The new script for the film, co-written by John August and the film’s director Guy Ritchie, makes a few modifications and most of them work. The animal sidekicks remain—Abu the monkey, Rajah the tiger, and Iago the parrot—but instead are photorealistic CGI creations. Iago undergoes the most drastic character change of being truly just a parrot rather than the wise-cracking comic relief from the original, and the results are mixed. A more defined emphasis on Jasmine’s abilities and independent attitude is underlined with some added dialogue as well as a new song for the film written by Alan Menken and collaborators Benj Pasek and Justin Paul (composers of the music for the Broadway hit musical Dear Evan Hansen and the musical film The Greatest Showman).

Will Smith stepped into absolutely impossible shoes trying to reprise actor Robin Williams’ and animator Eric Goldberg’s performances as the Genie. Smith tries very hard to make the role his own and I felt like he succeeded part of the time. I think the CGI artists are partly to blame here, since trying to make the Genie be as manic and shapeshifting as in the 1992 film (not to mention all of the blue skin and altered head and body features, too) works better in a 2D/traditional animation aesthetic than in a style rooted in realism that is used in all of these “live-action” remakes.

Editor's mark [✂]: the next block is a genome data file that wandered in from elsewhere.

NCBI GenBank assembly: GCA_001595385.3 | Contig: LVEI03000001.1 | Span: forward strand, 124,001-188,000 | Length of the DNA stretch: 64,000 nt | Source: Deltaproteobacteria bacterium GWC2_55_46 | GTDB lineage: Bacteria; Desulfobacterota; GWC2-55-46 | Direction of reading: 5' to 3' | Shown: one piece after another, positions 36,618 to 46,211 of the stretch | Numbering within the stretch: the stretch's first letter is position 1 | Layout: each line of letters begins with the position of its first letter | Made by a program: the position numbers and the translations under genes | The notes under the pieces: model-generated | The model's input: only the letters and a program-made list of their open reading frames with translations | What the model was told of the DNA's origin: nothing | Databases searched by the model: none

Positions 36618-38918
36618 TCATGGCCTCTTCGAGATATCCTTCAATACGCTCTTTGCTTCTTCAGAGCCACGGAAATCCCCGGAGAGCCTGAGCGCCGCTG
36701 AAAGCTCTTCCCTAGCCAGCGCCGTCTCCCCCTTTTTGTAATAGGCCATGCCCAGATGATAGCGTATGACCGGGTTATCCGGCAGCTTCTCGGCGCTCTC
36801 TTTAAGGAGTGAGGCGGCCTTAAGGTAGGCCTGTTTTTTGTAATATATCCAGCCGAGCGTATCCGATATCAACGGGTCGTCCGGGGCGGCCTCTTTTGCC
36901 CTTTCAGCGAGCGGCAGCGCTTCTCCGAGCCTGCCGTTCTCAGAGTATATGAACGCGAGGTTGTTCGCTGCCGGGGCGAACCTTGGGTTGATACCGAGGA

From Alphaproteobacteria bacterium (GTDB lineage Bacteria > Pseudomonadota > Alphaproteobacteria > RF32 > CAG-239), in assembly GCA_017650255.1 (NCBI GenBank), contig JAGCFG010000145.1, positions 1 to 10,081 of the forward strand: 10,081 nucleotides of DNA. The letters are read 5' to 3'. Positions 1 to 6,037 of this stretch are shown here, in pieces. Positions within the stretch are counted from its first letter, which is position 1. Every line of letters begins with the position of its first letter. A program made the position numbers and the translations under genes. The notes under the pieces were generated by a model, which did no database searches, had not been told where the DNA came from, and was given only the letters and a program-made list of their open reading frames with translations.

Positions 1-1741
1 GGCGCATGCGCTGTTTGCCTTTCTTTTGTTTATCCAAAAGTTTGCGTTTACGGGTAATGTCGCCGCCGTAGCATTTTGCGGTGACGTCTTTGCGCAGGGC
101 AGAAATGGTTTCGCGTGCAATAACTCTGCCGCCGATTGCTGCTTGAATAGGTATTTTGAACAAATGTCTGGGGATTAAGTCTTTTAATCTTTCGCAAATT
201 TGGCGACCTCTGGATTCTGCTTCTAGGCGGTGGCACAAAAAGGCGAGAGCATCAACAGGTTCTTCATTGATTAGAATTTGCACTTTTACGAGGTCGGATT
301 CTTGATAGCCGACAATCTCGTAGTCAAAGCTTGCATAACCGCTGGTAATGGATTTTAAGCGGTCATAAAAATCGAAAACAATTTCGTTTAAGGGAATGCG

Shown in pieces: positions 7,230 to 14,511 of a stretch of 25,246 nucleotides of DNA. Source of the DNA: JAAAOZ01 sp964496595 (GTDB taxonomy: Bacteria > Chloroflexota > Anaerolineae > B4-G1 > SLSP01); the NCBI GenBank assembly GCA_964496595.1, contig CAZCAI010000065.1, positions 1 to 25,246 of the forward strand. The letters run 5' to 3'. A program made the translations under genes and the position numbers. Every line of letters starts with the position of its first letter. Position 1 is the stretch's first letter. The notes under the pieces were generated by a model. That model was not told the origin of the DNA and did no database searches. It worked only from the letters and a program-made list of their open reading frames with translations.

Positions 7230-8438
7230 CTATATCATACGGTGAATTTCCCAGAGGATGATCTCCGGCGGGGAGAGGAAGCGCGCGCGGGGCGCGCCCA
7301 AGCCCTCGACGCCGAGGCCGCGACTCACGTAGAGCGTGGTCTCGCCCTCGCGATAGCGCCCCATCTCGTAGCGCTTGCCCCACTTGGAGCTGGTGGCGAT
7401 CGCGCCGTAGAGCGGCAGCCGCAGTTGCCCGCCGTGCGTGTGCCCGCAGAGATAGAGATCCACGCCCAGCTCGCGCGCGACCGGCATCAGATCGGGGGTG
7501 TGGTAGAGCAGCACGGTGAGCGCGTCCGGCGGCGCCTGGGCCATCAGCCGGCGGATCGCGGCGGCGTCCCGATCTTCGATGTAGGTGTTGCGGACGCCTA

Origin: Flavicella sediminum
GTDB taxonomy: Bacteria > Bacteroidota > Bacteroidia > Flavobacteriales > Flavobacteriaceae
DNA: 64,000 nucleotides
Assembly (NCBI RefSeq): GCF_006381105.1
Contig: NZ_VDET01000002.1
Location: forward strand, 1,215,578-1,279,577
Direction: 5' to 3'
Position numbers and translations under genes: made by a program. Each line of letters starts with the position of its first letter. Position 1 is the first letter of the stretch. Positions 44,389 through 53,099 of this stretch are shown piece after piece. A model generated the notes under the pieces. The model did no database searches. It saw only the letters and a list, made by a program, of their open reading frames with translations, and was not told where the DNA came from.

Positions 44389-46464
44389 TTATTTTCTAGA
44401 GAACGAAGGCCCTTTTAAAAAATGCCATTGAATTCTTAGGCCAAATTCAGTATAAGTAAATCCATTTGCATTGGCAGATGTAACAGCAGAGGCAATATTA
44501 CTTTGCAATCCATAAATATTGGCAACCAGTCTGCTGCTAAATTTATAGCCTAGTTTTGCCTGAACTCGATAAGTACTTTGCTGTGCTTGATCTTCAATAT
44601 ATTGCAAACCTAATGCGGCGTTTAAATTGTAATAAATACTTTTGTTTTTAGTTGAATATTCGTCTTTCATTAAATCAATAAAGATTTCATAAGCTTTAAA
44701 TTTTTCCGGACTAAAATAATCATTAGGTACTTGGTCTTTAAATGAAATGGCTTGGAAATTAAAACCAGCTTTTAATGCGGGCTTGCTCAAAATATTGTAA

L-R: Jafar (Marwan Kenzari), Jasmine (Naomi Scott), and Sultan (Navid Negahban) argue over Jasmine’s future in Disney’s ALADDIN (2019).

Director Guy Ritchie adds his usual stylistic flair, but I was surprised that his usual camera and editing tricks were somewhat understated for this film. The production values are high, as is the case in all of these Disney remakes, with beautiful cinematography, sets, and costumes. Probably the most appealing thing about this film, other than being able to hear Alan Menken’s wonderful music again, is the overall chemistry with the actors. The casting choices were solid (the CGI performance of Will Smith’s Genie notwithstanding) and the actors were all appealing in their attractiveness and abilities. Particularly, Mena Massoud and Naomi Scott as Aladdin and Jasmine have the sort of on-screen spark and rapport that makes going to the movies so fun.